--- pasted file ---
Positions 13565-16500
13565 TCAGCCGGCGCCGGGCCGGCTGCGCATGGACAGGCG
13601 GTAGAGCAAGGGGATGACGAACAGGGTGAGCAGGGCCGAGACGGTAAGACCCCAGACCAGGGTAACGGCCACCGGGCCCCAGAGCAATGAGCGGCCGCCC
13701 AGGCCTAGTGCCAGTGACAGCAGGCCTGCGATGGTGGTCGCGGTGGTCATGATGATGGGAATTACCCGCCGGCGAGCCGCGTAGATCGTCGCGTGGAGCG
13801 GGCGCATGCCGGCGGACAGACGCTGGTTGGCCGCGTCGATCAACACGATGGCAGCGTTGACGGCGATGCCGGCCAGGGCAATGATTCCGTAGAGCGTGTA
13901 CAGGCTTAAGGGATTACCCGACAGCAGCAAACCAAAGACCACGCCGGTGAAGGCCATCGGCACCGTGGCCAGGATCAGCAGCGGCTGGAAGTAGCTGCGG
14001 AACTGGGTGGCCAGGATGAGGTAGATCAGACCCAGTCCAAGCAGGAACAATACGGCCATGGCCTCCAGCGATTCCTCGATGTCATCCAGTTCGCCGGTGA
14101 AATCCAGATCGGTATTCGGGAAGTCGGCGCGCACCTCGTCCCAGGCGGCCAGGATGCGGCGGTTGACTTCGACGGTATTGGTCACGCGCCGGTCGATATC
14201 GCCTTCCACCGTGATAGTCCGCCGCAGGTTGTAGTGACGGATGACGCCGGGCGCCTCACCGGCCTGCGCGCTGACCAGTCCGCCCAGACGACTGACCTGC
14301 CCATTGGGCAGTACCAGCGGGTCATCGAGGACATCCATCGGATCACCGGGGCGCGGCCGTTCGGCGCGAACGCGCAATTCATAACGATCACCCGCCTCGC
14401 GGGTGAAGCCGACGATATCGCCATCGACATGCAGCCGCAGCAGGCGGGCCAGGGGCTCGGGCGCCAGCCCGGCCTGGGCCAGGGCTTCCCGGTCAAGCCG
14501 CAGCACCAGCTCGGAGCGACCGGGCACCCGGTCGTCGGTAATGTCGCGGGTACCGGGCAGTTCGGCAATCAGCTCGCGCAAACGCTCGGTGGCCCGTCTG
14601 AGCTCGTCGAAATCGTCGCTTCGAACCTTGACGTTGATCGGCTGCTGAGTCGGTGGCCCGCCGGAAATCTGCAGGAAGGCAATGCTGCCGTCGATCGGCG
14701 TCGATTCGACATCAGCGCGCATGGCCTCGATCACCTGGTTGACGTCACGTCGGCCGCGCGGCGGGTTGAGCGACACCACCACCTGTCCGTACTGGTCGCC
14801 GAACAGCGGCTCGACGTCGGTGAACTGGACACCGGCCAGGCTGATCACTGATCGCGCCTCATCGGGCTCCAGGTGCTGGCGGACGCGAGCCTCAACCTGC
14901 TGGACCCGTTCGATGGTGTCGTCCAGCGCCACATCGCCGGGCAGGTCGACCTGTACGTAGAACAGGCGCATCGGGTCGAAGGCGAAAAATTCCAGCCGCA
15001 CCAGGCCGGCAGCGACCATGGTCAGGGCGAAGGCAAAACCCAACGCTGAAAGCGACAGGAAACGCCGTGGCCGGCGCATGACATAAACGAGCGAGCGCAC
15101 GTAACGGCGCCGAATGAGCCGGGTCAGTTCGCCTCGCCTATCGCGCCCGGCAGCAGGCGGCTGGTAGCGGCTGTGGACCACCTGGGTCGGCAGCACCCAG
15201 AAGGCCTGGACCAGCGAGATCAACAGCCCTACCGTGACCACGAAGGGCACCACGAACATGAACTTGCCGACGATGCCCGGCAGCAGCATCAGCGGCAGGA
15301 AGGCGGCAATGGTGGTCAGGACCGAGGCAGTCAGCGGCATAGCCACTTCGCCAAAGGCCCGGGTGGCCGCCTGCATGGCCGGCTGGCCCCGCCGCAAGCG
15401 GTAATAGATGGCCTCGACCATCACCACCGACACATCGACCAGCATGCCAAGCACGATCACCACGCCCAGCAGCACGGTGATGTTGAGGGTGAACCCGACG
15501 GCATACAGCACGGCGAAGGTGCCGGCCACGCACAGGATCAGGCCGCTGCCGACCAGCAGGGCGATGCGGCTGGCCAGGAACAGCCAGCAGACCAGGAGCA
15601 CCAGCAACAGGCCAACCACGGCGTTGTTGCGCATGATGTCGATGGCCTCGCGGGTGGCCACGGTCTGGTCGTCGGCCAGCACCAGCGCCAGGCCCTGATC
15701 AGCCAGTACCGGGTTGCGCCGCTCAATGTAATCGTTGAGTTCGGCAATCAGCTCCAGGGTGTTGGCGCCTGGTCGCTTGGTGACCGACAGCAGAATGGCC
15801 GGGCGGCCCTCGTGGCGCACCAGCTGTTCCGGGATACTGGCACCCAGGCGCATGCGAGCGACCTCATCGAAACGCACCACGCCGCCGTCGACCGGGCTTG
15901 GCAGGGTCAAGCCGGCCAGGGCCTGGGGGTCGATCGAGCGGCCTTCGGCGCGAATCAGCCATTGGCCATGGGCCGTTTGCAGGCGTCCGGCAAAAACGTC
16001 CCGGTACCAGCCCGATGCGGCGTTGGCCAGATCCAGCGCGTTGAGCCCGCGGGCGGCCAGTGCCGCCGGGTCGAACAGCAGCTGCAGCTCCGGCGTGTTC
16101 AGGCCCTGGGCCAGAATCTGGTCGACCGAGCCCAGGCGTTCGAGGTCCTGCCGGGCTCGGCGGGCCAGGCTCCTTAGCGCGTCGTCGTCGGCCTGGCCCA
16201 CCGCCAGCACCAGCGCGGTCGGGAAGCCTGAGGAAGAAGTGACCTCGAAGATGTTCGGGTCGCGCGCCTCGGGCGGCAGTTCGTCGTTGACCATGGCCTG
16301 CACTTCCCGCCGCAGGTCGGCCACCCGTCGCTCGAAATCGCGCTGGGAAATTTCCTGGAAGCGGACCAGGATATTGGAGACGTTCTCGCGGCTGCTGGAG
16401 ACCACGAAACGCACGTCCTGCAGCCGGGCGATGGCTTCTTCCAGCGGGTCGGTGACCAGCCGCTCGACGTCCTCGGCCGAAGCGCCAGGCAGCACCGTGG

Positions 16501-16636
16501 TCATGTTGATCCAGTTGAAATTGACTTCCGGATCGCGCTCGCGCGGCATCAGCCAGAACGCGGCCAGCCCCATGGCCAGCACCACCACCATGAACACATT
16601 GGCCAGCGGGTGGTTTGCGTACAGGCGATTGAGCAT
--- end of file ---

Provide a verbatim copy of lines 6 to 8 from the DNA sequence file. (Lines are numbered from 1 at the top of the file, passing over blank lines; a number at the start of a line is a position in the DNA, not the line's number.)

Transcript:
13901 CAGGCTTAAGGGATTACCCGACAGCAGCAAACCAAAGACCACGCCGGTGAAGGCCATCGGCACCGTGGCCAGGATCAGCAGCGGCTGGAAGTAGCTGCGG
14001 AACTGGGTGGCCAGGATGAGGTAGATCAGACCCAGTCCAAGCAGGAACAATACGGCCATGGCCTCCAGCGATTCCTCGATGTCATCCAGTTCGCCGGTGA
14101 AATCCAGATCGGTATTCGGGAAGTCGGCGCGCACCTCGTCCCAGGCGGCCAGGATGCGGCGGTTGACTTCGACGGTATTGGTCACGCGCCGGTCGATATC